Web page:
Nothing puts you in the mood for Christmas quite like a red Poinsettia. At Christmas, and at other times of the year, you may see this little plant that resembles a Poinsettia while exploring Bermuda’s parks and nature reserves; you may even find it in your garden. Joseph’s Coat and Poinsettia are both members of the Euphorbia plant family. Joseph’s Coat is Native to Bermuda, as well as the Southern United States, West Indies and tropical America. It grows well in dry sandy soil and often appears as a weed in waste spaces and the edge of cultivated fields. Joseph’s Coat grows to about 2 ft high and flowers for most of the year. As with the more familiar Christmas Poinsettias, the red ‘petals’ on Joseph’s Coat are not actually flowers, but coloured leaves. The flowers appear in the centre of the red leaves and are small and inconspicuous.

 

Bats in Bermuda

 

Roosting Seminole Bat (L.seminolus) © BAMZ Image Collection Bats are mammals, just like dogs, cats and people. They are the only mammals in the world that can fly. Bats, like other mammals, have live babies which the mother feeds with milk. They are warm blooded and their bodies are covered with hair.

Bermuda has no native resident land mammals but four species of migratory North American bats visit occasionally: the Hoary Bat, Eastern Red Bat, Seminole Bat and Silver-haired Bat. These bats are usually found in Bermuda during their spring and fall migrations, from August to November and April to June. They are not thought to be resident here, just passing through.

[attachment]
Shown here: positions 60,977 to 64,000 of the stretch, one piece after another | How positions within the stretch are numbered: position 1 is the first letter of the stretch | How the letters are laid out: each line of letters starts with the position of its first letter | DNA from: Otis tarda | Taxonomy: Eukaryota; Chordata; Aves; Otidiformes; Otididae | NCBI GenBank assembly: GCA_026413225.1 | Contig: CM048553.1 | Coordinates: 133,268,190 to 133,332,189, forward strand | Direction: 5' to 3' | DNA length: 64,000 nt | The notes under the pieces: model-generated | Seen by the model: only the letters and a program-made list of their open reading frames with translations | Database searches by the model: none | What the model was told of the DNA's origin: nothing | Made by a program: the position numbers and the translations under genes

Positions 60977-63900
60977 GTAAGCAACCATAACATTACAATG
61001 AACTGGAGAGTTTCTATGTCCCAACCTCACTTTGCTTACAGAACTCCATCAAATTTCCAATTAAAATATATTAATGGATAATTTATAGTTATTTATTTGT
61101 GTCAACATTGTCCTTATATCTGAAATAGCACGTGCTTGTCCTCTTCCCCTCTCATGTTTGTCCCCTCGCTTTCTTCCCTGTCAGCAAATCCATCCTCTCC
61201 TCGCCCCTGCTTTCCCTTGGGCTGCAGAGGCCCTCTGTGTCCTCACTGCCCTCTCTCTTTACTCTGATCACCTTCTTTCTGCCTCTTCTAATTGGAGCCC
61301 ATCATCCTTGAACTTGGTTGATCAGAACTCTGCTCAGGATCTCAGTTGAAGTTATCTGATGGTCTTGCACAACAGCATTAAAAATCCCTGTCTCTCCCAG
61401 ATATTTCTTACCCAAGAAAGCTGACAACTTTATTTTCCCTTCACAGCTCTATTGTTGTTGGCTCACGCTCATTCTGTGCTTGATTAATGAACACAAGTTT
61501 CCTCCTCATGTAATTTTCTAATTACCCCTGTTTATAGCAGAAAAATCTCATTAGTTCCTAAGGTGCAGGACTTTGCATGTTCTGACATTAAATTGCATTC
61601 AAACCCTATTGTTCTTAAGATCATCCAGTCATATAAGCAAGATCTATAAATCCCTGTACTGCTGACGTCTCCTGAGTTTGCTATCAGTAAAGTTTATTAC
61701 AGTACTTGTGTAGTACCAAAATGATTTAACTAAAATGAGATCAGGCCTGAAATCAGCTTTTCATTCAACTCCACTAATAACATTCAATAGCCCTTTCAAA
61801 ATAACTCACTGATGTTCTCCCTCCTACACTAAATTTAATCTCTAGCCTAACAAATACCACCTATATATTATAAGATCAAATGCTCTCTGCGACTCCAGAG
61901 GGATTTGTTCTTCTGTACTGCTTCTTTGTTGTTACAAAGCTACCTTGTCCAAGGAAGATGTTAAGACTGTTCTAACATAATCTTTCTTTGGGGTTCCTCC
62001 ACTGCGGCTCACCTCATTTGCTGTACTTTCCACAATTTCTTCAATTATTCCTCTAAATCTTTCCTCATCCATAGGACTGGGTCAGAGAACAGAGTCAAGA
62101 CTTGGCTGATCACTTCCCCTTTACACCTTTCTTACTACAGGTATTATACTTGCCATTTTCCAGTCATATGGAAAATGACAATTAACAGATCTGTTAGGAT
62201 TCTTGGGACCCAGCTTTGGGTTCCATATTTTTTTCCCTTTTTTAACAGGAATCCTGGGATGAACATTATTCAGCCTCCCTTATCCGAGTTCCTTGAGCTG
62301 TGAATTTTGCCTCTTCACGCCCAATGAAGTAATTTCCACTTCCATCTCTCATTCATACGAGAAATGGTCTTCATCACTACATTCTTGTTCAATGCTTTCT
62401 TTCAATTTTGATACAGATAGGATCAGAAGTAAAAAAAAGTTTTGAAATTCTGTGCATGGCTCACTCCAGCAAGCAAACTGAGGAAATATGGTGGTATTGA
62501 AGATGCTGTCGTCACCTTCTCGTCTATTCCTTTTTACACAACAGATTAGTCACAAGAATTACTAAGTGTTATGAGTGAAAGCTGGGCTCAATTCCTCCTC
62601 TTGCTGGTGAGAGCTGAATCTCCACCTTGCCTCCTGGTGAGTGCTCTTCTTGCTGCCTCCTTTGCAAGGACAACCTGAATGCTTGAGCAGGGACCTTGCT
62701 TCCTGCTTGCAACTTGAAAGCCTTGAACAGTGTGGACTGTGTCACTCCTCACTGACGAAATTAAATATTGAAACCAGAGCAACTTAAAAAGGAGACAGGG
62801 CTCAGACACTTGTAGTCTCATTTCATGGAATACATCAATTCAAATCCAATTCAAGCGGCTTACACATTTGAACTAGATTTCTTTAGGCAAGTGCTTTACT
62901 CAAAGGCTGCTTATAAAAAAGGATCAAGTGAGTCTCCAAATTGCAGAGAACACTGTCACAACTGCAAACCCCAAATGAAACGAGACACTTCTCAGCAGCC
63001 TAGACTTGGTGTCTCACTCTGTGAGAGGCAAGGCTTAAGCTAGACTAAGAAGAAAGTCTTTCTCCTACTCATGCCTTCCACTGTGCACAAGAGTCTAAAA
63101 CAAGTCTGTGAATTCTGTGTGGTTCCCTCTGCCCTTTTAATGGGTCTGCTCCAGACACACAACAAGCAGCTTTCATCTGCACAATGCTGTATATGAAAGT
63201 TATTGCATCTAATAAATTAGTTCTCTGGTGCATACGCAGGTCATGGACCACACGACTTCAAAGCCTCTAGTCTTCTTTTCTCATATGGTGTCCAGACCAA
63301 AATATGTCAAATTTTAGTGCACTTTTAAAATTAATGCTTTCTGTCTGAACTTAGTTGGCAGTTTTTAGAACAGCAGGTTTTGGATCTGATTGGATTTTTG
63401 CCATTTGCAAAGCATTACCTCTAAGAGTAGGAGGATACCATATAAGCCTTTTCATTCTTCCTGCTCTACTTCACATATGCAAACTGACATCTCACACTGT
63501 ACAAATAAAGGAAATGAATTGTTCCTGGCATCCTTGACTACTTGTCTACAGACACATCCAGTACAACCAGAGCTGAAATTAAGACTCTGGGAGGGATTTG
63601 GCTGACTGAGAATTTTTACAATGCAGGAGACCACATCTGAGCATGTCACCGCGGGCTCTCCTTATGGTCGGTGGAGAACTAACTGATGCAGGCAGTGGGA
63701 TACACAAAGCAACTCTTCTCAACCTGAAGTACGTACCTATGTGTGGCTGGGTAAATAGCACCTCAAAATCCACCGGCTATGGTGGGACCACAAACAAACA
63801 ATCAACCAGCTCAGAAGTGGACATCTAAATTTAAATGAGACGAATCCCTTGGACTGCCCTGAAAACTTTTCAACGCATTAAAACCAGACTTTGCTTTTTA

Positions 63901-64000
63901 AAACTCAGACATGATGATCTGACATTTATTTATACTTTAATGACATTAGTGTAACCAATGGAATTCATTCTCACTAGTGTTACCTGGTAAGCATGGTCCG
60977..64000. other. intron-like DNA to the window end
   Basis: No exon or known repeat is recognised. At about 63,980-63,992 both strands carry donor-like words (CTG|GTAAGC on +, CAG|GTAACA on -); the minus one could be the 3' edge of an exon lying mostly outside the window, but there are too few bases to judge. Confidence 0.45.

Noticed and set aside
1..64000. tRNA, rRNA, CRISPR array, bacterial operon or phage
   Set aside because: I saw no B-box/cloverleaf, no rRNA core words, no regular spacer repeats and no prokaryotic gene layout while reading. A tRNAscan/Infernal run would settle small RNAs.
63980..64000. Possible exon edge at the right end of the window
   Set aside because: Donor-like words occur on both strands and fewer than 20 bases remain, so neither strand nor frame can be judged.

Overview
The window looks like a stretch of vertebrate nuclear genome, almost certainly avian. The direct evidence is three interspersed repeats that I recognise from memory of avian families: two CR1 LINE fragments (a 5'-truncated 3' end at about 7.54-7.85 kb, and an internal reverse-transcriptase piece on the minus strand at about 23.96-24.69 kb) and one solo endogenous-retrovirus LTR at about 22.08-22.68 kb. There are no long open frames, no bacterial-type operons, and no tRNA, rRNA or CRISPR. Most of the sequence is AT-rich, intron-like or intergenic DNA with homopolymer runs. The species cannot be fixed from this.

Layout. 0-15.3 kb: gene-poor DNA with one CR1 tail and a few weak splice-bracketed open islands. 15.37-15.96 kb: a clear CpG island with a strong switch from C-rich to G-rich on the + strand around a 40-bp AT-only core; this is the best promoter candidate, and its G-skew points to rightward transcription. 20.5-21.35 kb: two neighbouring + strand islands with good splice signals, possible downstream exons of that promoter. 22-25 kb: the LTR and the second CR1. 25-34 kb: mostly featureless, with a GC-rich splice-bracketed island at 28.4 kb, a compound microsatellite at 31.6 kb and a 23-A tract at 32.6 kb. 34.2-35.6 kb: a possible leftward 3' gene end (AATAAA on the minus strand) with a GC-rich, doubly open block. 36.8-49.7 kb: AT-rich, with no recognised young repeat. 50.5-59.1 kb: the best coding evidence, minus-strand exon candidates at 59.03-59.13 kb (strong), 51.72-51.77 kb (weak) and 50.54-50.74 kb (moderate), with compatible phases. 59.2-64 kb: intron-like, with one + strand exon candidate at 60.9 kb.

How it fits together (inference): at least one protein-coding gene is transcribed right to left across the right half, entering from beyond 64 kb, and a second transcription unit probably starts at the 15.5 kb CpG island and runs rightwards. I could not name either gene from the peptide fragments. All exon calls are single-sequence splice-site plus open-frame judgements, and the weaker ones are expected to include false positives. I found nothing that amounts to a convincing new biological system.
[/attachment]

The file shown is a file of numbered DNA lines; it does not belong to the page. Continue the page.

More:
Two other species of bat have also been recorded in Bermuda: the Big Brown Bat (Eptesicus fuscus) and the Eastern Pipistrelle (Pipistrellus subflavus). These last two species do not migrate south for the winter, instead they find a warm, dry place to hang up-side-down and hibernate (sleep for the winter). The single Big Brown Bat recorded in Bermuda arrived inside a shipping container in November 1989, so it was likely settling down to hibernate for the winter in the container before it was shipped. There have been several reported sightings of small bats in Bermuda which may have been the Eastern Pipistrelle, along with one that was brought to the Aquarium after being found roosting on a parked bike! [Wingate, 2005a]